I spent a few weeks gathering gear for the costume. Some online shopping netted a jersey, grey baseball pants, orange-and-black shoes, and a Giants baseball hat. A trip to the local sporting goods store yielded a black baseball glove (I'm embarrassed to report that I didn't previously own a baseball glove), and a final trip to the Oakley store resulted in a set of dark black shades.

I made an appointment for some hair color and a cut, and before I knew it, the transformation was complete:


Yep - mohawk and all. Told you I went "all in" on the costume effort. :-)


(That's me on the left, at the incredibly busy State Street Freakfest party - more on that in a bit)

Saturday morning arrived, and I ran in the Haunted Hustle, a local 10K event (that also featured a half-marathon and a full-marathon). I originally planned to run the half-marathon, but I'm really struggling with consistency and distance with my running... I've basically sluffed-off for the past few months, running 3-4 miles per day, 4-5 days per week... ugh. As a result, I've gained about 15-pounds and have lost a lot of motivation. I've got to find my mojo again, but enough complaining...

On Saturday evening, one of the local bars was having a costume contest, so I decided to join some friends there to watch the Badger football game and enjoy the various costumes and antics. There were some absolutely amazing costumes, including a set of four "Hungry Hungry Hippos," a couple that were dressed as Frankenstein and The Bride of Frankenstein, Beetlejuice, and a ton of Clay Matthews.

One of the best costumes came by way of an employee of the bar, who dressed-up as the owner of the bar. He even shaved a bald spot into his head - talk about dedication!!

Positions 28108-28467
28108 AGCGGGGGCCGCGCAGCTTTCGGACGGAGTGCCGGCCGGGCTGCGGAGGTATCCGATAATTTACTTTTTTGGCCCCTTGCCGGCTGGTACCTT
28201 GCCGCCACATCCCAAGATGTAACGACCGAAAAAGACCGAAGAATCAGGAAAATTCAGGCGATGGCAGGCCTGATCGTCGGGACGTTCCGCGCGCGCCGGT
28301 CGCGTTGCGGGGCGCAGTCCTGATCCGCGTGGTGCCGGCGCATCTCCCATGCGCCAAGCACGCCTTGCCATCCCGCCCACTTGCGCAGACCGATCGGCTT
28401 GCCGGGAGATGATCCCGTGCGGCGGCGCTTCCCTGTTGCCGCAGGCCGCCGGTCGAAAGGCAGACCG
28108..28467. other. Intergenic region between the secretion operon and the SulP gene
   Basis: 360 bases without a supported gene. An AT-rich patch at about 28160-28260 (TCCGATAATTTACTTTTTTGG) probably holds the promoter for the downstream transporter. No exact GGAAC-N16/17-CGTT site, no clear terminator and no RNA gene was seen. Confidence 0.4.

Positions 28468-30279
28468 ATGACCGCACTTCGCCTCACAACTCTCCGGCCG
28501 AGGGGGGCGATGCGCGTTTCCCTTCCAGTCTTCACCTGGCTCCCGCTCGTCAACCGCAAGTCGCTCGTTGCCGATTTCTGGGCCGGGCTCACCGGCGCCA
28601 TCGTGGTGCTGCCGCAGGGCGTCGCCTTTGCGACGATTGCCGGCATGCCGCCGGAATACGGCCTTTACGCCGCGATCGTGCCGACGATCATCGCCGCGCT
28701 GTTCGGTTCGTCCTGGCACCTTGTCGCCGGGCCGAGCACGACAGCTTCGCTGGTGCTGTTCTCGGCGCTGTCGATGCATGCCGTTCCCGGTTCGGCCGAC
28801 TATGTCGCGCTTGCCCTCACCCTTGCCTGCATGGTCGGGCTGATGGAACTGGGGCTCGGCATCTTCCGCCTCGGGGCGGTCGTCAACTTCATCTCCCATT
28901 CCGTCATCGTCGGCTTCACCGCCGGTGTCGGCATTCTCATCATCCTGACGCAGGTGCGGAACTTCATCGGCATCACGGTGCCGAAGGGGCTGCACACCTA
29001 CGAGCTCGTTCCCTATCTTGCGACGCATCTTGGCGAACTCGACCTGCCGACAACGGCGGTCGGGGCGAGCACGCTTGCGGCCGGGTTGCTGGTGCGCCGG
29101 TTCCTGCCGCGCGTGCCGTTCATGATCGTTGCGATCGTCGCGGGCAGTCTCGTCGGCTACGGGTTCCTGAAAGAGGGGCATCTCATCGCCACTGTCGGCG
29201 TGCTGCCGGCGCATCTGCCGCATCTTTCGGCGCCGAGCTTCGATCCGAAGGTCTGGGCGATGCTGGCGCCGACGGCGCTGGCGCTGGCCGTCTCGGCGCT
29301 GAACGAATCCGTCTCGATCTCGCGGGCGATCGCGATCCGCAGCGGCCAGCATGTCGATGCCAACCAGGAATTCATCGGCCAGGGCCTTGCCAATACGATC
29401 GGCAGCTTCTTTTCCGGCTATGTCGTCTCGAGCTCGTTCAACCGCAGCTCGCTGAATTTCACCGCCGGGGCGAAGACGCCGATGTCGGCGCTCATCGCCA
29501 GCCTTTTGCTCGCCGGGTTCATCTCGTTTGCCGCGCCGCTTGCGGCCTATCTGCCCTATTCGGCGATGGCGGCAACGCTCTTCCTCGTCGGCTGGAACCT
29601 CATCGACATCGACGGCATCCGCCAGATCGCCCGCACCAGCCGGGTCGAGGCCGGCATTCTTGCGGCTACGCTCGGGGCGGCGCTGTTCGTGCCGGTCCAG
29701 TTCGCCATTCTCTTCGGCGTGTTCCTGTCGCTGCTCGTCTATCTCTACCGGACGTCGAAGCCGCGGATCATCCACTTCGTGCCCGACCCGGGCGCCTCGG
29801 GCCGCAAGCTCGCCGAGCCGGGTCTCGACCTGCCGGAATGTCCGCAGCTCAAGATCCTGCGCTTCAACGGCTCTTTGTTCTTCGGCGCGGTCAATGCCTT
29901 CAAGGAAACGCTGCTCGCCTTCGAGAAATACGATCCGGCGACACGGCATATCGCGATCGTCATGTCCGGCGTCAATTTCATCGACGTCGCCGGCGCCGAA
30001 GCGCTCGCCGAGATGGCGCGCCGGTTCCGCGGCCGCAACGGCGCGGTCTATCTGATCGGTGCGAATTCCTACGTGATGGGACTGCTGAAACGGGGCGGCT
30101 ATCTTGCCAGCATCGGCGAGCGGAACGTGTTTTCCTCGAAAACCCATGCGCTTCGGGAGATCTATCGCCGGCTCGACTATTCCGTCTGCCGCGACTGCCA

Here's me, with the owner of the bar:


And here I am with Chad, dressed as the owner of the bar (the theme for the night was "Disco and the 70s," which is why Chad is dressed as a Saturday Night Fever incarnation of Joel):


Every time I see that photo, it cracks me up... Another photo that has brought joy to my otherwise cold and calloused heart is this one - it's of me with the first place prize (a nice cash gift) for the costume contest. Yep, that's right - I won first place in the costume contest! w00t!


My pockets flush with cash, I decided it might be fun to venture down to Madison's most infamous Halloween gathering - Freakfest. Freakfest is a public costume party that's held on State Street, and attracts anywhere between 25,000 and 100,000 people each year. It had earned a reputation for violence and debauchery, but has since been cleaned-up dramatically. I'm pleased to announce that this year was extremely calm - I witnessed nothing illegal or violent.


With my ticket firmly in hand, I waded my way through the thousands of people, nearly all of whom were dressed in some type of costume. I started near the capital square and worked my way west toward the university plaza. Along the way, I was stopped at least 100 times to take pictures with various people - everyone knew me as "the Taco Bell guy" or "the Closer." It was sort of crazy. I even took pictures with Madison police officers (at their request)!